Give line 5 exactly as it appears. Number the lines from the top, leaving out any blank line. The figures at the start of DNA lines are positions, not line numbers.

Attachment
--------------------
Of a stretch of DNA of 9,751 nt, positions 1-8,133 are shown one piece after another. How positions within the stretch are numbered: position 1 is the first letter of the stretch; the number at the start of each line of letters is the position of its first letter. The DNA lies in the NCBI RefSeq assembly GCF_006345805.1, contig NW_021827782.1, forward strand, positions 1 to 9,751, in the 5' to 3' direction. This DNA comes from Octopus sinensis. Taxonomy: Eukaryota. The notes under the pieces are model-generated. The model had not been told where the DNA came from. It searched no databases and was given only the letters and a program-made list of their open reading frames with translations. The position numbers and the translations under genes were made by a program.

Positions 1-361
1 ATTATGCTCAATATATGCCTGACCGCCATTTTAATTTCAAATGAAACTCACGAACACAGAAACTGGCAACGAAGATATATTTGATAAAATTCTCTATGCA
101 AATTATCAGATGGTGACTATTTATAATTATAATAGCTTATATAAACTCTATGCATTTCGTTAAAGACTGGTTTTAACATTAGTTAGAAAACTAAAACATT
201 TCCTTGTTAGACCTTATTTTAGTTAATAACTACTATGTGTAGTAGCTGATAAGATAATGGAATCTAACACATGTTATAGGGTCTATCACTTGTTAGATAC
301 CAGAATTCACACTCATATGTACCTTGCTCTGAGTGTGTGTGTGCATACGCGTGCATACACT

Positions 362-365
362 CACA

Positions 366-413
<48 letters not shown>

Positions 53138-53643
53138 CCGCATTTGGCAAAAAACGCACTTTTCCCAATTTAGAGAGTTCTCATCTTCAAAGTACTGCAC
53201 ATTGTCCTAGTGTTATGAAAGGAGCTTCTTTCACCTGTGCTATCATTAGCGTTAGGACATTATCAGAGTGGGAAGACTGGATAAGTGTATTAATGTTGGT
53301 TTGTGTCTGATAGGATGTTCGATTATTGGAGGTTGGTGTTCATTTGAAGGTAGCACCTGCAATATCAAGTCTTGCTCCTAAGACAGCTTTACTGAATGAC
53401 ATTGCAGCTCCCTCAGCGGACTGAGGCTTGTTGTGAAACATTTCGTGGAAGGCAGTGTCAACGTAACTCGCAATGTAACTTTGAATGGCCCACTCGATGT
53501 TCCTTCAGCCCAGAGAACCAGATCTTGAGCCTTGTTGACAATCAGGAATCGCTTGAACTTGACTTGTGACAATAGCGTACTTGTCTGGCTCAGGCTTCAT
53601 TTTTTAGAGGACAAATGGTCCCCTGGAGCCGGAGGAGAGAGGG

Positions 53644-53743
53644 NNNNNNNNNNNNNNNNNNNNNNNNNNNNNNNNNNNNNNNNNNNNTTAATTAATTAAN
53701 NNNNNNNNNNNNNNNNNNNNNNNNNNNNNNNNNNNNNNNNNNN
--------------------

201 TCCTTGTTAGACCTTATTTTAGTTAATAACTACTATGTGTAGTAGCTGATAAGATAATGGAATCTAACACATGTTATAGGGTCTATCACTTGTTAGATAC